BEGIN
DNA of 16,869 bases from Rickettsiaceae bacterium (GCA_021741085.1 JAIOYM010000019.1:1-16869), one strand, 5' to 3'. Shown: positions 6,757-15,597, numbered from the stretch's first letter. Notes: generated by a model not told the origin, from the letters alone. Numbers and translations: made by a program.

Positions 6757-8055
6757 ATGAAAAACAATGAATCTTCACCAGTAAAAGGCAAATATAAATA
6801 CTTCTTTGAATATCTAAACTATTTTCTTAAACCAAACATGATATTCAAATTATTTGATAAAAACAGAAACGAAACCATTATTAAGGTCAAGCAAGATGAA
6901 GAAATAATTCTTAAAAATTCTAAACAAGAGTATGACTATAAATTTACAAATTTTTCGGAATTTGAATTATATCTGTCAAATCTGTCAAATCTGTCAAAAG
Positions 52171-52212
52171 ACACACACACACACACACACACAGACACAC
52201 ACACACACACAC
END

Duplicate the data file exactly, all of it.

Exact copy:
DNA of 16,869 bases from Rickettsiaceae bacterium (GCA_021741085.1 JAIOYM010000019.1:1-16869), one strand, 5' to 3'. Shown: positions 6,757-15,597, numbered from the stretch's first letter. Notes: generated by a model not told the origin, from the letters alone. Numbers and translations: made by a program.

Positions 6757-8055
6757 ATGAAAAACAATGAATCTTCACCAGTAAAAGGCAAATATAAATA
6801 CTTCTTTGAATATCTAAACTATTTTCTTAAACCAAACATGATATTCAAATTATTTGATAAAAACAGAAACGAAACCATTATTAAGGTCAAGCAAGATGAA
6901 GAAATAATTCTTAAAAATTCTAAACAAGAGTATGACTATAAATTTACAAATTTTTCGGAATTTGAATTATATCTGTCAAATCTGTCAAATCTGTCAAAAG
Positions 52171-52212
52171 ACACACACACACACACACACACAGACACAC
52201 ACACACACACAC